Textbooks and Reviewers

We often look into textbooks or review articles for deciding to use an intervention. A number of examples are available to show that textbooks or review articles may recommend to use potentially harmful intervention and may not recommend to use potentially (or even established) helpful intervention. A classic example of this is streptokinase (SK) in acute myocardial infarction (AMI). Lau et al [4] have shown that had there been a periodically updated summary of emerging evidence (called ‘cumulative meta-analysis’), a strong case for recommending routine use of SK in AMI could be made in 1977 but even in 1982, 12 out of 13 articles did not mention SK for AMI (one mentioned it as an experimental drug). Recommendation became common (15 out of 24 articles) only near 1990, almost 13 years after there was enough clinical evidence.
On the other hand, most textbook/review articles in 1970 were recommending routine use of lignocaine hydrochloride in acute MI (in nine out of 11 articles), whereas evidence to date was showing a trend towards increased mortality with its use. It was only after 1989 when evidence summary in the form of meta-analysis was published that textbooks and review articles stopped recommending its use in AMI.

Manufacturers’ Claims

Many clinicians often start using an intervention based on the information from the drug companies. However, the information may not be valid and may result in more harm than good. An example is the use of hormone replacement therapy (HRT) in postmenopausal women. The companies promoted the use of HRT without adequate and high-quality evidence. Only when a large clinical trial showed that it may be dangerous that the clinicians have stopped recommending HRT widely [5].
Many clinicians are easily convinced by drug company information, though many a times it may be misleading.
The above examples show that decisions based exclusively on pathophysiologic rationale, experts’ advice, textbook/review articles or drug company information may turn out to be wrong. This is not to say that all the time they are wrong or that advice based on a clinical trial or meta-analysis cannot go wrong. But the point is that when physiologic rationale or experts’ advice is supported by clinical evidence, the likelihood of such decisions going wrong is lower than when they are not supported by the evidence. When there is discrepancy between the above sources, then there is a need to exercise caution and put more weight on valid clinical evidence than on other bases. EBM puts emphasis on this point.

What Is New in EBM?

It may be argued that physicians (or health policymakers) have always used and continue to use evidence, expertise and patients’ values in decision-making. Yes, this is largely true. All good physicians always did it and continue to do it. The new thing is the difference in emphasis, explicitness, rigour and understanding. The new tools and techniques of accessing, appraising and expressing the evidence make the process (of using evidence) more systematic and rigorous. Many notions and concepts carried by physicians before EBM era need to be changed. Some of such notices or concepts are given in Table 1.1.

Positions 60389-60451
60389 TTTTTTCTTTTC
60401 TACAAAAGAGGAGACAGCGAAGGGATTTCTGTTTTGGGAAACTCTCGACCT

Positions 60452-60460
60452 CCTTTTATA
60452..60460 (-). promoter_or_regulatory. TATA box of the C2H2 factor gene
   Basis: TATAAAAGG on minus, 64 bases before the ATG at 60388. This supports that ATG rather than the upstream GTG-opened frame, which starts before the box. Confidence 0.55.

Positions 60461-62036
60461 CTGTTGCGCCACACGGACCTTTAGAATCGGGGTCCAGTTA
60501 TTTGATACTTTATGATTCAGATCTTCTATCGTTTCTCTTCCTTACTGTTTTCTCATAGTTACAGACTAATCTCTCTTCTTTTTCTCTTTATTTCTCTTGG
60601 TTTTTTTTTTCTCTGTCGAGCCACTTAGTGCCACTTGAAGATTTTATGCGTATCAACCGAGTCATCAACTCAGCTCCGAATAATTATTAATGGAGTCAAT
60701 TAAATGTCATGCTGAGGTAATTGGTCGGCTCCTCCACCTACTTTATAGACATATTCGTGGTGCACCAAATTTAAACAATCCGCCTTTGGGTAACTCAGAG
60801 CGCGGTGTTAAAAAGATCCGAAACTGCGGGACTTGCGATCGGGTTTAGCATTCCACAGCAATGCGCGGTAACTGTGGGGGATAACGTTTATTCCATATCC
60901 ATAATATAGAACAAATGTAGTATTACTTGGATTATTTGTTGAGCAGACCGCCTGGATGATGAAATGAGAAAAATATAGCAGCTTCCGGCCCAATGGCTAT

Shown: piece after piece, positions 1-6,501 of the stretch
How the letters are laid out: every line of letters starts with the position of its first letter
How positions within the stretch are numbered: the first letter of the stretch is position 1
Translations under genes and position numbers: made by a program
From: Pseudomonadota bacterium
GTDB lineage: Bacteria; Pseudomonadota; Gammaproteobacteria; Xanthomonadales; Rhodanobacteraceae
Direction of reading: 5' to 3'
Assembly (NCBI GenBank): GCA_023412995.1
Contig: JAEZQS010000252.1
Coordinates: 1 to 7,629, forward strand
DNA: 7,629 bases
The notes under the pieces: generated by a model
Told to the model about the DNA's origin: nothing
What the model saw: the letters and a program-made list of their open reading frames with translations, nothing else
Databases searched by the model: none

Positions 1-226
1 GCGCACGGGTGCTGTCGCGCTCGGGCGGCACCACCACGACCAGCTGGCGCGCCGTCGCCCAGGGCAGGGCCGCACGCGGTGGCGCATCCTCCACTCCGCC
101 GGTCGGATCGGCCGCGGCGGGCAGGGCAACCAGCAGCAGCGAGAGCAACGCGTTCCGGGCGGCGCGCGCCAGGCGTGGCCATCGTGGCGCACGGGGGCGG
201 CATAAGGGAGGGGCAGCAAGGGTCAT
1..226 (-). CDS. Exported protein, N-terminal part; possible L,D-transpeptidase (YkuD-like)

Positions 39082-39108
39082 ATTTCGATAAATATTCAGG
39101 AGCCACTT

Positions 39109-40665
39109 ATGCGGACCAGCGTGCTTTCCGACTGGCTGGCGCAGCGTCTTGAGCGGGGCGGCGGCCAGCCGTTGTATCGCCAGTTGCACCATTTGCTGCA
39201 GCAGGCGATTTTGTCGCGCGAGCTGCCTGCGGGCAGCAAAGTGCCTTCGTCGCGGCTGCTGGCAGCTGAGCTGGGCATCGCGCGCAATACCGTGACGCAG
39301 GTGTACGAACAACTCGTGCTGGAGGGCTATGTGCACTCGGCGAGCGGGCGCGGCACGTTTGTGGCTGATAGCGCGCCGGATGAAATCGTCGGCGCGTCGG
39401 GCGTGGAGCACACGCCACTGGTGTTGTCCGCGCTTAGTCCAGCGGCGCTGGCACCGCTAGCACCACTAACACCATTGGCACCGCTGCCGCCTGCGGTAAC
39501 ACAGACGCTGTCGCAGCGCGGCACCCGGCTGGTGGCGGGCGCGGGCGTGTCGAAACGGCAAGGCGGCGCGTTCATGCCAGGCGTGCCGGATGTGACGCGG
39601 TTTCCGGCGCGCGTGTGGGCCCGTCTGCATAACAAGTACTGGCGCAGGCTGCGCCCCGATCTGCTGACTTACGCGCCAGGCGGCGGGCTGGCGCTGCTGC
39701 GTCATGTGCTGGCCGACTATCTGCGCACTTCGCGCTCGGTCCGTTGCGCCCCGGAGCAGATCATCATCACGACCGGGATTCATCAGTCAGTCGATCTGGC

Table 1.1

Concepts or notions before and after introduction of EBM
 
Pre-EBM notions/concepts
EBM notions/concepts
1. Clinical/medical education
Is sufficient to practice EBM
Necessary but not sufficient
Need lifelong, self-directed learning and reflective practice
2. Clinical experience
Sufficient to guide practice
Necessary but not sufficient Needs to be aware of research results
3. Textbooks and review (traditional) articles
Are sufficient
Useful but not sufficient Often need to refer to systematic review/original research
4. Medline
Is the resource of first resort
Medline is a resource of last resort
5. Evidence from basic and animal research
Is adequate to guide clinical practice
Necessary but not sufficient Needs clinical evidence
6. Validity of publications
All that is published (in top journals) is largely true (unless contradicted by another publication)
Most of what is published (even in top journals) is largely untrue
7. Reading conclusions of paper
Is sufficient
Necessary but not sufficient
Need to read methods and results
8. Critical appraisal ability
Comes automatically and informally with medical education and experience
Needs to be learnt actively and formally
9. Statistical significance
Statistical significance is sufficient
Necessary but not sufficient Needs to assess clinical significance

Steps in Practising EBM

The main (but not the only) objective of EBM is the application of the right and complete information

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Oct 18, 2015 | Posted by in General Dentistry | Comments Off on Introduction to Evidence-Based Medicine